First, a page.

The New Censorship: Inside the Global Battle for Media Freedom

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Columbia University Press, Nov 18, 2014 - Language Arts & Disciplines - 240 pages
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Journalists are being imprisoned and killed in record numbers. Online surveillance is annihilating privacy, and the Internet can be brought under government control at any time. Joel Simon, the executive director of the Committee to Protect Journalists, warns that we can no longer assume our global information ecosystem is stable, protected, and robust. Journalists—and the crucial news they report—are increasingly vulnerable to attack by authoritarian governments, militants, criminals, and terrorists, who all seek to use technology, political pressure, and violence to set the global information agenda. Reporting from Pakistan, Russia, Turkey, Egypt, and Mexico, among other hotspots, Simon finds journalists under threat from all sides. The result is a growing crisis in information—a shortage of the news we need to make sense of our globalized world and to fight against human rights abuses, manage conflict, and promote accountability. Drawing on his experience defending journalists on the front lines, he calls on “global citizens,” U.S. policy makers, international law advocates, and human rights groups to create a global freedom-of-expression agenda tied to trade, climate, and other major negotiations. He proposes ten key priorities, including combating the murder of journalists, ending censorship, and developing a global free-expression charter challenging criminal and corrupt forces that seek to manipulate the world’s news.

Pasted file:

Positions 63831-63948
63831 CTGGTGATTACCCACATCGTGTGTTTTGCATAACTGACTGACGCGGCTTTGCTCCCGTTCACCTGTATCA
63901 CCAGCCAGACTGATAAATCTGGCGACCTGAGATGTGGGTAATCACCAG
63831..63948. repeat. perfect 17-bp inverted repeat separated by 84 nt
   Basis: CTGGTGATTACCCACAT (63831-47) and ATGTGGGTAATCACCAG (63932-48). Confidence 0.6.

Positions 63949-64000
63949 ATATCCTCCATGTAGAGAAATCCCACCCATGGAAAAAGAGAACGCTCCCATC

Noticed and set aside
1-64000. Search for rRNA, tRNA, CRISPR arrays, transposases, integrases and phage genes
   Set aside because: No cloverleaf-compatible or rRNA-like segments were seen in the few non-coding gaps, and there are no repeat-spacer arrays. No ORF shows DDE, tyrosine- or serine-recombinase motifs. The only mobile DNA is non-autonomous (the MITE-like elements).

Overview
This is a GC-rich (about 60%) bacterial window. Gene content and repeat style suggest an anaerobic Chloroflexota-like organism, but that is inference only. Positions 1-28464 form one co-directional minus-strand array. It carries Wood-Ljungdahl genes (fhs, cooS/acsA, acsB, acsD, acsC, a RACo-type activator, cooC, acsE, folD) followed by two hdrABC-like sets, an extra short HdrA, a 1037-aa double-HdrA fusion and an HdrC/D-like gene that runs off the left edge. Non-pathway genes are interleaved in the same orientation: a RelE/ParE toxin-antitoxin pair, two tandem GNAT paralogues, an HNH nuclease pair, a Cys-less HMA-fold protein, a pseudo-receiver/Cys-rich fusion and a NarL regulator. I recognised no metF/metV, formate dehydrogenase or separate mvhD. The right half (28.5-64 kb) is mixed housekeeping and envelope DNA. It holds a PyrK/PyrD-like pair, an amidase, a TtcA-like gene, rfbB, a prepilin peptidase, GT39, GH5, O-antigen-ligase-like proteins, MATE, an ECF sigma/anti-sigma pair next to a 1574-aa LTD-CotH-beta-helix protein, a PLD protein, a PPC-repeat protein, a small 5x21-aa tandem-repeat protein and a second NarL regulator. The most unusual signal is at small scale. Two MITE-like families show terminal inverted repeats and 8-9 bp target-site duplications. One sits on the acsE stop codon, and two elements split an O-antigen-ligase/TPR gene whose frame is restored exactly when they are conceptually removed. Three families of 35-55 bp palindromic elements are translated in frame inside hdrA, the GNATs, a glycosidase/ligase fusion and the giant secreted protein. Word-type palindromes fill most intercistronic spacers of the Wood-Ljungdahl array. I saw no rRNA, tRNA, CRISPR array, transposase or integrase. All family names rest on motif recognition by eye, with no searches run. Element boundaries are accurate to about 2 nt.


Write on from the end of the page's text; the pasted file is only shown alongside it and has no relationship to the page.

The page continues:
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Contents

Acknowledgments
A Murder in Pakistan
1 Informing the Global Citizen
2 The Democratators
3 The Terror Dynamic
4 Hostage to the News
5 Web Wars
6 Under Surveillance
7 Murder Central
8 Journalists by Definition
9 News of the Future and the Future of News
Notes
Selected Bibliography
Index
Copyright

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About the author (2014)

Joel Simon is the executive director of the Committee to Protect Journalists (CPJ) and has written widely on media issues. He is a regular contributor to Slate and the Columbia Journalism Review, and his articles and commentary have appeared in the New York Review of Books, the New York Times, World Policy Journal, and other publications. He is also the author of Endangered Mexico: An Environment on the Edge and lives in Brooklyn with his family.

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